St. Ignatius tells us that the soul in this mode has reached a degree of detachment from creatures.  This soul has attained such holy indifference to temporal things, such as honor and dishonor, wealth and poverty, health and sickness, a long life or a short life.  This soul wants to avoid venial sin and all occasions of sin.

Although this soul is noble in its aspirations, where exactly does this soul stand?  Fr. Hurter gives us these self-examination questions regarding this mode of humility:

Have we attained this degree?  How easily we are deceived if we look at our good resolution and trust our frequent confessions.  But whence the many relapses into venial sin?  Why our many complaints when adversity strikes us, when the Lord is in earnest and takes us at our word, when He sends us humiliations, privations and sufferings?  Whence that craving within us, which rules us completely, for honors, comforts, and worldly joys?  Whence this dread of sacrifice, mortification, and self-abnegation?  Are we striving with all our strength to submit to the will of God?  For it is self-evident, on attentive consideration, that this is necessary if we would remain in the second degree.  “He that contemneth small things shall fall little by little.” [Eccl. 19:1]  However, we must strive for a still higher perfection.[3]

Yes, we must be on our guard constantly to work with all our efforts to despise all venial sin, especially deliberate venial sin.  We must work tirelessly to avoid those venial sins committed through weakness by recognizing our human frailty and begging heaven’s assistance in striving to please God in all things and accepting all crosses and inconveniences.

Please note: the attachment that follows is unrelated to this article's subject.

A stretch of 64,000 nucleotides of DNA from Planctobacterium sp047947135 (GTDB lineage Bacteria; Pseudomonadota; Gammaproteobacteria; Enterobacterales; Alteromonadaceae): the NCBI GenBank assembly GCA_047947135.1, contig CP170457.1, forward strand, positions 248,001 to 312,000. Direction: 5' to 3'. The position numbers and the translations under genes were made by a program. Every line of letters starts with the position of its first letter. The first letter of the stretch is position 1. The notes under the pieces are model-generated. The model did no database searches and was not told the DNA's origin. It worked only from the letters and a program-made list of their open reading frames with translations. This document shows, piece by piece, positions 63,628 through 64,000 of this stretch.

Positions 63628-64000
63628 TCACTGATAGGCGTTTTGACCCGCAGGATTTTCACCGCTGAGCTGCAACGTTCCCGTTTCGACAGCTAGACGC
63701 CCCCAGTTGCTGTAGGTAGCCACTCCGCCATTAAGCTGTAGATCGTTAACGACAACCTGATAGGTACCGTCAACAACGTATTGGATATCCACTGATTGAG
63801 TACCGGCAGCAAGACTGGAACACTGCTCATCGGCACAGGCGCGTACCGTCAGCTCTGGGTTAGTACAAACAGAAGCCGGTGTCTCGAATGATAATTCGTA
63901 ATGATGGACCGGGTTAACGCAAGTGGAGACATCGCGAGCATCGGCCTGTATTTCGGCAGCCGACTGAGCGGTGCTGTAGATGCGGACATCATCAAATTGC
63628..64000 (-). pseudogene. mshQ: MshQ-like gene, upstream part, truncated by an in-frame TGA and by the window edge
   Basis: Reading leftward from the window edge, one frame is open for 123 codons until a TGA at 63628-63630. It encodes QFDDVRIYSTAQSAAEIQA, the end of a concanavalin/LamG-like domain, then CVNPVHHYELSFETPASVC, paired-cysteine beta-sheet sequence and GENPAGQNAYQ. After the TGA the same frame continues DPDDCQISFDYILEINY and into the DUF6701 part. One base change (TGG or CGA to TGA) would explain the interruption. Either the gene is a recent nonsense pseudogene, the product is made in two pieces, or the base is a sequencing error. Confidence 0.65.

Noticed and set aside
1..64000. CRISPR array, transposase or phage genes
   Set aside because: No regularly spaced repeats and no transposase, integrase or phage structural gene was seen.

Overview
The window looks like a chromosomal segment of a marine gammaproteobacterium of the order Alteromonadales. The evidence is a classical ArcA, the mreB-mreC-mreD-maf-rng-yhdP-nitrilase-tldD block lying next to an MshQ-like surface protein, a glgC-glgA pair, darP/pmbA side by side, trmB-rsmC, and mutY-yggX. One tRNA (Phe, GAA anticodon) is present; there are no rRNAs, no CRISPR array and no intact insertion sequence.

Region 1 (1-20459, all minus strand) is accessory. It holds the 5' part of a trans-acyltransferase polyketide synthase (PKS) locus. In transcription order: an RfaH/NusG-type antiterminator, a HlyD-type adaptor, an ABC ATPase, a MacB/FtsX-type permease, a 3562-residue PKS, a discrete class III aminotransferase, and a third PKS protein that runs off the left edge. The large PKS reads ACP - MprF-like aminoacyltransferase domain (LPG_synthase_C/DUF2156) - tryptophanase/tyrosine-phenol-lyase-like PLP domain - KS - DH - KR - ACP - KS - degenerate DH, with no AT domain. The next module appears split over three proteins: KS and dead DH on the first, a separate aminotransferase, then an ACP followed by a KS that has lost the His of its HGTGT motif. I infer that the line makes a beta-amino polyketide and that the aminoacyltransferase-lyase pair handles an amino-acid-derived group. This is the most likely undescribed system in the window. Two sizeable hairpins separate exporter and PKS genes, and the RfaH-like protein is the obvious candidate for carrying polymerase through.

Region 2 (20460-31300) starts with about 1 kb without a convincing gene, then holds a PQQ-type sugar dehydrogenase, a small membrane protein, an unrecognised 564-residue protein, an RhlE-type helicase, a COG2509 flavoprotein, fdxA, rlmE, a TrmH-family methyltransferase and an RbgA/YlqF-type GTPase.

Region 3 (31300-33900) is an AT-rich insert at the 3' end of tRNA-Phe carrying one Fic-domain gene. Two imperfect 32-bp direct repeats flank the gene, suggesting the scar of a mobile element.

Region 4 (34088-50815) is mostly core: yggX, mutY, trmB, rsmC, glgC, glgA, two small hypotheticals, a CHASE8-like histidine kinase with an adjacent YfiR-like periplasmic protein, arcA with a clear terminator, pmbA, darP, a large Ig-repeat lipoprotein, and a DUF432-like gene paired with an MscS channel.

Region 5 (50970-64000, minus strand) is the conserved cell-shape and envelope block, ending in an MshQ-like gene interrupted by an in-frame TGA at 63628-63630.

As edifying as this mode of humility is described here, we must climb ever higher.  For the tenderest friendship with Christ demands still more of us.  The holy union with Christ which He expects us to seek requires everything from us.  Remember, our God is a jealous God and wants us to love Him with our whole heart, and with our whole soul, and with our whole mind.[4] He insists on us giving Him everything.  He must be all in all to us.  This is what true charity and Divine Friendship requires.  Thus, St. Ignatius explains to us the highest level of humility to which we will now turn our attention.

Considerations for the THIRD POINT:  Those who possess the third mode of humility seek to imitate Christ in all things, even accepting poverty and reproaches for the praise and glory of the Divine Majesty.

This mode of humility is the highest.  Let us reflect on Fr. Hurter’s inspiring words to help us desire this mode of humility which leads to perfection.

This degree does not stop at indifference to poverty or riches, honor or dishonor, but provided the honor of God claims nothing else, this degree of humility actually decides in favor of that which the Savior chose as His portion, that is, poverty, shame, and suffering. What a grand, noble, and exalted disposition of the soul!  To come to such a conclusion the following motives should persuade us:

1) The love of our dear Divine Redeemer.  Indeed, we promised Him, “I will follow thee whithersoever thou goest.”

2) The conviction that whatever the Lord, Who is wisdom itself, chooses, is the best, the most perfect, and will be the most useful for us.

3) The example of the saints, who were encouraged and drawn by the example of Our Divine Savior, and entered upon this road, seeking, loving, and choosing poverty, contempt, and suffering.

4) Even the example of the children of this world, who in their love of a human being, as of a child or a bride, or in their hopes of temporal gain or passing reward, even for carrying out their evil intentions, make great sacrifices, lead a very troublesome life, and take upon themselves great hardships.  Think of the soldier, the miner, the railroad-man.  Their lives are often harder than the mortified life of the penitent in the desert or the members of the strictest religious orders.